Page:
Bringing Together Past and Present
There has been a trend in baseball over the past decade to bring back the look and feel of the old ballparks that populated the major leagues until the advent of the multi-purpose stadiums of the late 20th century. The city of Pittsburgh once had one of the classic old-time parks in legendary Forbes Field, but that historic facility met the wrecking ball in the 1970s.
In its place came Three Rivers Stadium, the epitome of the circular, multi-purpose sports facilities whose appearance on the American landscape ran rampant throughout the 1960s and 1970s. Comprised mostly of concrete and plastic, Three Rivers was utilitarian in design and almost void of character.
With the construction of PNC Park , Pittsburgh has successfully borrowed the charm and style of the bygone era that was Forbes and married that with all the luxuries and comforts of the 21st Century stadium.
PNC Park  has been inspired by the look of the city’s nearby bridges and civic buildings, bringing together an attractive mix of sweeping stone arches and vertical steel towers. In the process, PNC Park  has become the Major’s only new ballpark that’s bucking the “brick” trend. The resulting design is one that feels equally at home surrounded by a host of the North Shore’s 19th Century buildings as it does with the many new buildings that are scheduled to rise in the adjacent development zone.
The Field is a Hit
While PNC Park  is receiving raves for its design and construction, the playing surface has been met with overwhelming approval as well. No more artificial surface like the one at Three Rivers. This field is state of the art.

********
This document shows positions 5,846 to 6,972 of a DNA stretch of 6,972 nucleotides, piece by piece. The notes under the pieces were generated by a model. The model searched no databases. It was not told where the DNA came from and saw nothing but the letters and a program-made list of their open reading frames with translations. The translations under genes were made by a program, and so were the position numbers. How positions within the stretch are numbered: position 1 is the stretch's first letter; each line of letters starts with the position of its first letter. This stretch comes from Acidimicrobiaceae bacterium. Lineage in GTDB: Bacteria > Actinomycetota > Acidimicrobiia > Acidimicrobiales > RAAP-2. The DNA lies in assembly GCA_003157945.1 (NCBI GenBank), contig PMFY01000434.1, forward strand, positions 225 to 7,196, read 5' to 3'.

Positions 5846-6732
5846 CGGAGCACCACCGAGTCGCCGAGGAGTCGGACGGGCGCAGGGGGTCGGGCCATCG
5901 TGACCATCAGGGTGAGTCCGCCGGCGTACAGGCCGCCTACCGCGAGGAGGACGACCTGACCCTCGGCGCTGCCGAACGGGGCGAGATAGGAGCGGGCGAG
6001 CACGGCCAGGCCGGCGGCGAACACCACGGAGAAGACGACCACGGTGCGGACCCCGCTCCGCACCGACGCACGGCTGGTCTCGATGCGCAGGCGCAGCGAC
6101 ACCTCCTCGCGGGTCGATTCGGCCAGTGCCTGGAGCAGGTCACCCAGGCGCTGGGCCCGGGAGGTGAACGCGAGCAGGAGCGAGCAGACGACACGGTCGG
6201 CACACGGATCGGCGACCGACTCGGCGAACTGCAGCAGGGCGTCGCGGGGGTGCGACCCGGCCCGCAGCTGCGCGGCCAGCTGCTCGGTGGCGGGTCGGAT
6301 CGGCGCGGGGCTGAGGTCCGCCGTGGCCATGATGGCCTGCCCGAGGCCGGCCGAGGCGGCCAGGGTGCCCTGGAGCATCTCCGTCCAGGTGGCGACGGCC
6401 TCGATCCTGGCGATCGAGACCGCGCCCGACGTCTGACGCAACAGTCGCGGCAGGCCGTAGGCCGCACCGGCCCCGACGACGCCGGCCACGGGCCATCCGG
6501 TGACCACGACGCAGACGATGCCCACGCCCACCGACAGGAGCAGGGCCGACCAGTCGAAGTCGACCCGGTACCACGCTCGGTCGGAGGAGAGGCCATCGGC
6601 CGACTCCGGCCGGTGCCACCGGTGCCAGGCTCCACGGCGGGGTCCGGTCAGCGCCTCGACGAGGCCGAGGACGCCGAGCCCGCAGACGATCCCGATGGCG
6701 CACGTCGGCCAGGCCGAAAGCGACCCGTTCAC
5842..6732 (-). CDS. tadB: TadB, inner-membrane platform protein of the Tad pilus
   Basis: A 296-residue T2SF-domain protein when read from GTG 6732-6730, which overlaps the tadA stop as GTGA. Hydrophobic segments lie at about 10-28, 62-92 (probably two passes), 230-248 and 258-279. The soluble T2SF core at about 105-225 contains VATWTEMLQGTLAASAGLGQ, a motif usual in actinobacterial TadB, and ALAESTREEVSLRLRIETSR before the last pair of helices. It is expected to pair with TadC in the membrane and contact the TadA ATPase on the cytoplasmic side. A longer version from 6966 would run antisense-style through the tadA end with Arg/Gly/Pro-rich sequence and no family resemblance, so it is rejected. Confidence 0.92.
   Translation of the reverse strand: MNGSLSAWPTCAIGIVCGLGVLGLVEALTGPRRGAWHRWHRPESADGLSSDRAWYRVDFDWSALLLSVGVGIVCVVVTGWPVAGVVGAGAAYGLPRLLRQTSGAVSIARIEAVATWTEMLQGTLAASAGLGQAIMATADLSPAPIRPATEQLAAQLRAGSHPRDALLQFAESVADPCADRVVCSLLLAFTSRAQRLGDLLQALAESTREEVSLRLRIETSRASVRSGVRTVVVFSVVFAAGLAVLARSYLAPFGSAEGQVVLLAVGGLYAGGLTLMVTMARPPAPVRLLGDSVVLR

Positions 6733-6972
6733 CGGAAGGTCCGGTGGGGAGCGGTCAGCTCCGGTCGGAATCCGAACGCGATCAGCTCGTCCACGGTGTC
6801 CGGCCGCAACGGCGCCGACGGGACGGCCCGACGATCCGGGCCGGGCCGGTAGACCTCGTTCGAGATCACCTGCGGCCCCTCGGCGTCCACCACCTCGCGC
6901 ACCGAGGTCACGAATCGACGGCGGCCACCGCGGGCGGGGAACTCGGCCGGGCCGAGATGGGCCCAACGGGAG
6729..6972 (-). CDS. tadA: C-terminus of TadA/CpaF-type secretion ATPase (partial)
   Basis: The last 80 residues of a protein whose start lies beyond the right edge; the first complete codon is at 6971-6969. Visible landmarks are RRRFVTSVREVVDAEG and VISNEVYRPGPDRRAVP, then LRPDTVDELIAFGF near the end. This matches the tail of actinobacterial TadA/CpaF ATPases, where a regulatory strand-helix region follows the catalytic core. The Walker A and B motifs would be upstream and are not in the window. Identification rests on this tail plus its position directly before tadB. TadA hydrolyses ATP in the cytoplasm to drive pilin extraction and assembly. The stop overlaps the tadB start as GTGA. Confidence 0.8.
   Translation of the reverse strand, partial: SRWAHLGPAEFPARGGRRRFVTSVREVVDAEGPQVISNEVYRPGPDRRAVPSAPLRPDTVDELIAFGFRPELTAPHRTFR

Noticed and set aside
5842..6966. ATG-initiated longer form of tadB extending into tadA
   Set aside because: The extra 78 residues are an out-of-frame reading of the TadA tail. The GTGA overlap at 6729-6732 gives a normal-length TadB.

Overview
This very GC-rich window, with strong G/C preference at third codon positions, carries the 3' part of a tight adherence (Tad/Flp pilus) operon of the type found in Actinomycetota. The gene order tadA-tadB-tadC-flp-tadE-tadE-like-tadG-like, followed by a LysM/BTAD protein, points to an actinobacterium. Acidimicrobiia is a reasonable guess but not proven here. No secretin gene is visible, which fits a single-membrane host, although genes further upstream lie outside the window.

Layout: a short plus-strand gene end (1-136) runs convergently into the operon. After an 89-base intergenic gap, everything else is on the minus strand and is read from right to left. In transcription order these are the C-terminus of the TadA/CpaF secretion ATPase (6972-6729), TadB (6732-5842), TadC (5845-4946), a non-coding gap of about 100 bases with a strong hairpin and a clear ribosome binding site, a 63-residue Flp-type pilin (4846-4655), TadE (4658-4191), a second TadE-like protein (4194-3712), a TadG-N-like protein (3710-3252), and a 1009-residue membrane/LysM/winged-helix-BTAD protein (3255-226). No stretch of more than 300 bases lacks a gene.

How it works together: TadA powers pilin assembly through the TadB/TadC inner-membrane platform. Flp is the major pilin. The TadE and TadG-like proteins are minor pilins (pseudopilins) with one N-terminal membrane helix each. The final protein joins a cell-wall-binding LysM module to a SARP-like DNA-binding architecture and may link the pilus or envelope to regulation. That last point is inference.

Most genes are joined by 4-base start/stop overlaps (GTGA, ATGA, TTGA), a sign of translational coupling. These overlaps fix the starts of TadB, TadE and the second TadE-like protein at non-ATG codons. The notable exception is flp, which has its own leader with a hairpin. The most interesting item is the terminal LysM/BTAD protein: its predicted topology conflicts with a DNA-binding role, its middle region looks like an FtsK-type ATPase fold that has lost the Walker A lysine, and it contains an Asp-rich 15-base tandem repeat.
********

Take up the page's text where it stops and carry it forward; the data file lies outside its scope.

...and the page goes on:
Construction of the new high performance playing field system was handled by S.W. Franks Company, which worked hand in hand with the Pirates  field crew and head groundskeeper Luke Yoder (who, when hired at 27, became Major League Baseball’s youngest head groundskeeper).
Bluegrass was chosen as the turf for PNC . Considered ideal for sports turf, it is resilient to moderate damage, resists disease, thrives in sun or shade, has a lustrous color from early spring to the fall and is strong enough to survive a Pittsburgh winter. Its roots grow best in the spring and fall.
Looking at the playing surface from the bottom up, a base of about 18 inches of pea gravel sits atop the drainage and irrigation system. Then comes an 8- to 12-inch root zone of sand and mineral soil. In preparing the field for the sod to be laid, grading was so precise earth movers were actually guided by laser beams.
Hunter Starts…and Comes Off the Bench
The irrigation system is anchored by a 14-station ICC controller. The watering is handled by an army of 79 rotors, featuring 56 I-40s on the playing field, 11 I-20s in foul territory and 12 more I-20s in the two bullpens. Each station includes an ICV valve with Accu-Set™ pressure regulator and there are also 8 HQ quick couplers located around the field to provide easy access for additional hand watering of areas where Yoder sees the need.
“After a season with valves from another company and all of the problems we had, I couldn’t wait to take those valves out and replace them with ICV. Now, we have a complete Hunter system in place and absolutely no problems. We should have gone with all Hunter from the start.”
Oh well, we all make choices, Luke. Didn’t the Pirates  once have some guy in left field named Barry Bonds?